Do you feel exposed when using social networks? 2:07
(WABNEWS) — If someone told you they were going to pay you $1,800 not to use social media for six years, would you do it? You could do it?
Sivert Klefsaas did.RELATED
“I thought it was unbelievable,” Sivert told WABNEWS on Tuesday, “I thought, ‘Oh, what’s 6 more years?'”
In 2016, Lorna Goldstrand Klefsaas challenged her 12-year-old son Sivert to stay away from social media until he was 18. If he completed the challenge, she would award him the money on his eighteenth birthday. On February 19, 2022, Sivert claimed the award from him.
Lorna was inspired by a dare she heard on the radio called “16 for 16,” in which a mother gave her daughter $1,600 on her 16th birthday if she stayed off social media, she told WABNEWS. She decided to up the ante to two years and $200 more.
Sivert said that it wasn’t very difficult to live without social media, and that he didn’t think much about it during those six years. At 12, Sivert didn’t use social media much anyway. The only app he had before the bet was Snapchat, which he deleted a day after trying it out.
“I wouldn’t say there was a moment where I thought I was about to break off (the engagement),” he said. “As it progressed, it was more of a pride thing.”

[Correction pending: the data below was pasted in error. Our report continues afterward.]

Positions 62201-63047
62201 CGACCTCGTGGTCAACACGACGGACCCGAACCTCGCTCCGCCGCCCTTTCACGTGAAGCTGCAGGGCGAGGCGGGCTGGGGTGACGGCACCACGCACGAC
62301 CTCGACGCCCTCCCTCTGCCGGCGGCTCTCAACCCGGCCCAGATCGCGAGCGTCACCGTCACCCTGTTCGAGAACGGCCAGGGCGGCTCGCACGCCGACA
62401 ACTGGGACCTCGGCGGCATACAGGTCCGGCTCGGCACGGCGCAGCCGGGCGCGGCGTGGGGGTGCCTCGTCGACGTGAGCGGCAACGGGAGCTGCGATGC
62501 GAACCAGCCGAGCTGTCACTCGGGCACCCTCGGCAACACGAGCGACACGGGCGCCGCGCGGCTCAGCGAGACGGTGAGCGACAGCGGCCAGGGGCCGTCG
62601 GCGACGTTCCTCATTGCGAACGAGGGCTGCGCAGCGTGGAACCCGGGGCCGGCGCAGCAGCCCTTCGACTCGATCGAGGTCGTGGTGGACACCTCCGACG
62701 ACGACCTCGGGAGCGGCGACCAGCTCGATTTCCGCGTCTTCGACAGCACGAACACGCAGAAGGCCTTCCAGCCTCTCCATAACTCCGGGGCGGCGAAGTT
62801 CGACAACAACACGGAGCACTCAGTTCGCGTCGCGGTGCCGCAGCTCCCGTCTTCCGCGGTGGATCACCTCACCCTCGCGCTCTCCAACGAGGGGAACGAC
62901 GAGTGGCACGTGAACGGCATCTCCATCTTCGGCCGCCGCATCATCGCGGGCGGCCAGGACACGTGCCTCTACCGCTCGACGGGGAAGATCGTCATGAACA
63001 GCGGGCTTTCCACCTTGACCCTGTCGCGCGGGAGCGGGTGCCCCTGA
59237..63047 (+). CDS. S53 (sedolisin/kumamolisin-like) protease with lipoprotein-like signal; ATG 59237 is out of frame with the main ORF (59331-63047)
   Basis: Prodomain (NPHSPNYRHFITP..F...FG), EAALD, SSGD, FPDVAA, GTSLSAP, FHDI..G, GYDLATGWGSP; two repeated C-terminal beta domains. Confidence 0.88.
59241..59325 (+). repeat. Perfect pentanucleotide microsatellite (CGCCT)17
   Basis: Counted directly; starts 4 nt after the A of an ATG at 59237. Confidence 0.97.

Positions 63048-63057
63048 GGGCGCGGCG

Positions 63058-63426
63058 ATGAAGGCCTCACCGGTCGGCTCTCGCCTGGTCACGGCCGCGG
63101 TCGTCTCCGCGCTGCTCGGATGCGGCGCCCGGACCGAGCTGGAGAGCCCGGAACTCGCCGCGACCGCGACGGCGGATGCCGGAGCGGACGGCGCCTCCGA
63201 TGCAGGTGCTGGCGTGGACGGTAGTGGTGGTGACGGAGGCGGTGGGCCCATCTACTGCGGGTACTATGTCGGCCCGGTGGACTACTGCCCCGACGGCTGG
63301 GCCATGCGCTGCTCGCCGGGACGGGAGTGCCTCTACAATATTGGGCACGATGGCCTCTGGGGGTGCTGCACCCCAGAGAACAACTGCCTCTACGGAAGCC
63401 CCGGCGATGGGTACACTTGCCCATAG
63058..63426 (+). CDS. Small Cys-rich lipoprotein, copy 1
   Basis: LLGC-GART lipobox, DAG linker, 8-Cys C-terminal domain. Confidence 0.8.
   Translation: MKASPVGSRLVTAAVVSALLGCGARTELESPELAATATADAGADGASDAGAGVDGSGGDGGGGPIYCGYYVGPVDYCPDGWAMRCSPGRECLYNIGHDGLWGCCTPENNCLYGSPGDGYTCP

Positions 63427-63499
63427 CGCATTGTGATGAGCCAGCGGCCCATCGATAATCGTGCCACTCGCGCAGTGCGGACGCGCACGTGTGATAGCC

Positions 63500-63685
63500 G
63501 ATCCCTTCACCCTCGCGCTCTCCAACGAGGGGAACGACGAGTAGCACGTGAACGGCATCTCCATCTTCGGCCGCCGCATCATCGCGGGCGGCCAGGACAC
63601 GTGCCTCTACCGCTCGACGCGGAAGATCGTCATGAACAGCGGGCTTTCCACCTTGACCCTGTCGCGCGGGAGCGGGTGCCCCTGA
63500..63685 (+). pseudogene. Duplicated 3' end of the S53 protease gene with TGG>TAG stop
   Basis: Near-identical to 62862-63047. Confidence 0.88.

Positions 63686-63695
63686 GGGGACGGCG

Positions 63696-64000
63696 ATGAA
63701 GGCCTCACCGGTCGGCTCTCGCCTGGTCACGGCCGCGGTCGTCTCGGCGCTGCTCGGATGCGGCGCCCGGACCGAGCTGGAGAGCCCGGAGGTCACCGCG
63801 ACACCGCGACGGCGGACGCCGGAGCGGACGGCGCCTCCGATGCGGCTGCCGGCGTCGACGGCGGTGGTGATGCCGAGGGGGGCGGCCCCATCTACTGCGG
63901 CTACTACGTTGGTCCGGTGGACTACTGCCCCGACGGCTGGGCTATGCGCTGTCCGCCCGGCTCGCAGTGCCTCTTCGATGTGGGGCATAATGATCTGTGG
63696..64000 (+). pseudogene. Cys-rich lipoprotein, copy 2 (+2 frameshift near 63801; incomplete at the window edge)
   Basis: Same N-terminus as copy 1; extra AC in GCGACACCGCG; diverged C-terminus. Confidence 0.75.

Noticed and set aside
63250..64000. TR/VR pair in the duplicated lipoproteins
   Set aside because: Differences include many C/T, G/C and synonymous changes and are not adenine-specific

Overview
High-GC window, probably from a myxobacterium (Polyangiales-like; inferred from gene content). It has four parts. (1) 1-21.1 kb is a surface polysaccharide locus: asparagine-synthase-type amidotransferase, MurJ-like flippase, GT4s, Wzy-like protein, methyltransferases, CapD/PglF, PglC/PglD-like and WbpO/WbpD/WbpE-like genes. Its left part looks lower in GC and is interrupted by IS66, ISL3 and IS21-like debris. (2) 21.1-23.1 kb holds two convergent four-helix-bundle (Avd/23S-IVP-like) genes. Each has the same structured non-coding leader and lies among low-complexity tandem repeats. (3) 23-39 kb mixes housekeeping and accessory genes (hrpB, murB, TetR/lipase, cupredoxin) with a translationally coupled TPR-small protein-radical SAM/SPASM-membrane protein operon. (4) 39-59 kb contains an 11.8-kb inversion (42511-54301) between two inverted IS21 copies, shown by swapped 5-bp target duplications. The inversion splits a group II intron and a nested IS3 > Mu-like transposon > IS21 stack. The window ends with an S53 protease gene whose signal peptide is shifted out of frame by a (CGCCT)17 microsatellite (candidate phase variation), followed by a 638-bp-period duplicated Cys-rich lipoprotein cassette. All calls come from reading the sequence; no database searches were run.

He also had his friends to stay on top of the latest information or trends. “I managed to avoid all the unnecessary drama that was there,” added Sivert.
Lorna said she never had to check to see if any apps had been surreptitiously downloaded. “It’s so competitive that it was more to prove a point,” she said.
It also meant he had more time to focus on his grades and sports, Sivert told the WABNEWS affiliate, kare.
Now with $1,800 more, Sivert told WABNEWS he hasn’t thought about what to buy (when he was 12, he joked he’d buy a house), but it will probably be something for his dorm room at Northwestern St. Paul University. which he will attend in the fall.
But you’ve already decided on your first foray into social media: install Instagram.
“There’s definitely a learning curve,” Sivert said. “I see that my friends fly on social media apps and I still can’t do it.”
After Sivert’s success, Lorna ironically shared the challenge on Facebook. She said it had been one of the best expenses of her life. Other parents have seemed interested in trying it too, she told WABNEWS.
“Of course, we’re not against social media, but it’s about using it in a healthy way,” Lorna said. “It’s about not being overwhelmed by them, or addicted to them, or affected by the things that people post.”
She added that she thinks her son has a “different perspective” on social media now than he would at 12.
Sivert is the youngest of four brothers, and his three older sisters used social networks during their childhood. Lorna said there were times when she felt her daughters “were too engrossed” in her apps and feeds.
“It affected his mood, his friendships and it was kind of a depressant,” he said. When one of her daughters was 16, Lorna took her phone away for this reason. Lorna says that her daughter thanked her after she did it, since she improved her mood.
“For some reason, kids and adults are very comfortable behind a screen,” Lorna said, referring to the kind of comments people post. “I’m so glad (Sivert) didn’t have to read any of it.”